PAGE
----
Locate the didMoveToView(_:) function in GameScene.swift. It shouldn’t be hard; it’s the only function. At the end of the function, add the following code:

enumerateChildNodesWithName("veg") { (node,stop) in
func randomForce( # min: CGFloat, # max: CGFloat ) -> CGFloat {
return CGFloat(arc4random()) * (max-min) / CGFloat(UInt32.max) + min
if let body = node.physicsBody {
body.applyForce(CGVector(dx: randomForce(min: -50.0, max: 50.0),
dy: randomForce(min: -40.0, max: 40.0)))
body.applyAngularImpulse(randomForce(min: -0.01, max: 0.01))
view.ignoresSiblingOrder = true

The code then gives the node a little “kick.” It applies a variable amount of force in a random direction. It then adds a little “English” by applying a small amount rotational force.

Note Setting ignoresSiblingOrder to true is an optimization for sprite drawing. When false, it enforces a strict parent-to-child rendering order. This is sometimes important for compound nodes (nodes that contain other nodes) to render correctly. Your app doesn’t need that, and setting it to true allows the SpriteKit to render the scene more efficiently.

Now run the app and see what happens. Well, look at that! Your cucumber just drifted off into space—literally. It drifted right off the screen and disappeared! So, you know the physics body is working, and applying a force to the node caused it to move. Now you need to keep it from wandering off, or you’re never going to get a meal.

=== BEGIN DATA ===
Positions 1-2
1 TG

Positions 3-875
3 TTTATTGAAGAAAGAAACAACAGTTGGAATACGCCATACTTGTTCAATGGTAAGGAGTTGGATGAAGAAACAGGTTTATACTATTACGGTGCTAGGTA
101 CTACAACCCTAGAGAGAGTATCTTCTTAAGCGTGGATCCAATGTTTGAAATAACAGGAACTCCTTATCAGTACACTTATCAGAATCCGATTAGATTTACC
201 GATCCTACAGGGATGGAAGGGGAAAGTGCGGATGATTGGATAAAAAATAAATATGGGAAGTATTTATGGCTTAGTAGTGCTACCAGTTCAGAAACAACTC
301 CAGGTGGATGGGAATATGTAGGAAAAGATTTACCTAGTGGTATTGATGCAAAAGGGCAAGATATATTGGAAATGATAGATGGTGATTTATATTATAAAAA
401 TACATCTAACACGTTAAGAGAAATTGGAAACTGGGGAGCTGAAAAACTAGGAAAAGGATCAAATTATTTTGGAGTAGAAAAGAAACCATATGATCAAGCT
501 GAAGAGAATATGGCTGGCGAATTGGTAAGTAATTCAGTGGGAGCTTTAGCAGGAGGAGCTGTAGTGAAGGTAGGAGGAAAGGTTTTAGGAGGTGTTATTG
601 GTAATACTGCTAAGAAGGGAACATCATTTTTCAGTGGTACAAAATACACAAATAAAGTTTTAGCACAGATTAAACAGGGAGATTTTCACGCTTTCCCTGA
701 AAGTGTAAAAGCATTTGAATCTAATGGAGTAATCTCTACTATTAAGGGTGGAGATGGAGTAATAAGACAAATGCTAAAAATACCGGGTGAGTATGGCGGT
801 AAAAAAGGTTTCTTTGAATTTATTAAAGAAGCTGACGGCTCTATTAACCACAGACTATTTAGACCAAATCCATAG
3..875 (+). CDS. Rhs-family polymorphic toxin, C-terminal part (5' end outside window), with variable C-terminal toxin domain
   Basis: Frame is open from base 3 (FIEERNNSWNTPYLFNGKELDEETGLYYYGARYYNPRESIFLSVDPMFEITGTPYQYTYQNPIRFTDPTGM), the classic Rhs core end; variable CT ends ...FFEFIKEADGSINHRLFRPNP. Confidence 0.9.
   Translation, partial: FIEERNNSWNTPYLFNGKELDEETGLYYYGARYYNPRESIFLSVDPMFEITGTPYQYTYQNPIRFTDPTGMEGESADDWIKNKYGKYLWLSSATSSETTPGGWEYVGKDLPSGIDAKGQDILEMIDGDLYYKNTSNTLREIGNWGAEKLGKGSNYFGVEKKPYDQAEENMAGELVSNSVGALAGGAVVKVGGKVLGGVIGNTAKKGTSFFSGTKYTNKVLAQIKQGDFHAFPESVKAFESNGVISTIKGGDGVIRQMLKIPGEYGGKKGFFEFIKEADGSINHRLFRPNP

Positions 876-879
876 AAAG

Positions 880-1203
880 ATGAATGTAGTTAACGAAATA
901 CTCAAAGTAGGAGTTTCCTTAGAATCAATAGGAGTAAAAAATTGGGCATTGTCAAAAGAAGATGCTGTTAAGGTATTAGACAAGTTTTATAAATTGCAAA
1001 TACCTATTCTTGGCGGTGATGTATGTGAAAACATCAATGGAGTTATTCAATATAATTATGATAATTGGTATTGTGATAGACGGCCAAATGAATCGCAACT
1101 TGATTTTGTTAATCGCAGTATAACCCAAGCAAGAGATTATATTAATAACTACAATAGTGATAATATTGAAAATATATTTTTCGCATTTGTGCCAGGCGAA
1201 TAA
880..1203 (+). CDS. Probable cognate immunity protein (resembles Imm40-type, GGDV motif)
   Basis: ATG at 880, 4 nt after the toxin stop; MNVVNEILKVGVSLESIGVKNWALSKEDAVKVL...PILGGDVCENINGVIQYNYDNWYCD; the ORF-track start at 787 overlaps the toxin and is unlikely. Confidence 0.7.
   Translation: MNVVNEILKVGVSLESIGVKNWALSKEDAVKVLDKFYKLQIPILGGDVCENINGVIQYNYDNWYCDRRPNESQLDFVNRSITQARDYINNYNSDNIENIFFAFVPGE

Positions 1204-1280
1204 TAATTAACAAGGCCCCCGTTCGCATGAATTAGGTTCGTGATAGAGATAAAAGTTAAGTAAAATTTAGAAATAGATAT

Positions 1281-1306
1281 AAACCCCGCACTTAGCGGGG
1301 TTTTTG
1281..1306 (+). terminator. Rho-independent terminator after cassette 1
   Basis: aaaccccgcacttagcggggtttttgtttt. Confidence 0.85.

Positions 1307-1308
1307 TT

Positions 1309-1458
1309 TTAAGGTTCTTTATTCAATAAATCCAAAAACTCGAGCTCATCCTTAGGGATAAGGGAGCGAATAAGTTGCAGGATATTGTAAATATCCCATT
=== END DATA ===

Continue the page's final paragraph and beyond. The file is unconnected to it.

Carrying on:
Setting Boundaries

What you need is a barrier or wall of some kind so your cucumber doesn’t get away from you. That sounds a lot like an edge physics body. Select the GameScene.swift file. Just before the enumerateChildNodesWithName(...) call you just added to thedidMoveToView(_:) function, add the following code:

if let background = backgroundNode {
let body = SKPhysicsBody(edgeLoopFromRect: background.frame)
physicsBody = body

This code gets the background node, the one that’s filling the background of the scene. It uses its frame to create an edge loop. An edge loop is an edge physics body that follows a path—a rectangle, in this case. In other words, it creates four immovable walls. These walls are then added to the scene.

Run your app again. Now the cucumber bounces off the edges and stays in the scene. This is physics bodies and collisions at work.

But one cucumber does not a salad make. Select the GameScene.sks file. Select the cucumber node. Hold down the Option key and drag a copy of the node into the scene. Repeat, 10 more times, until you have 12 nodes in total, as shown in Figure 14-15.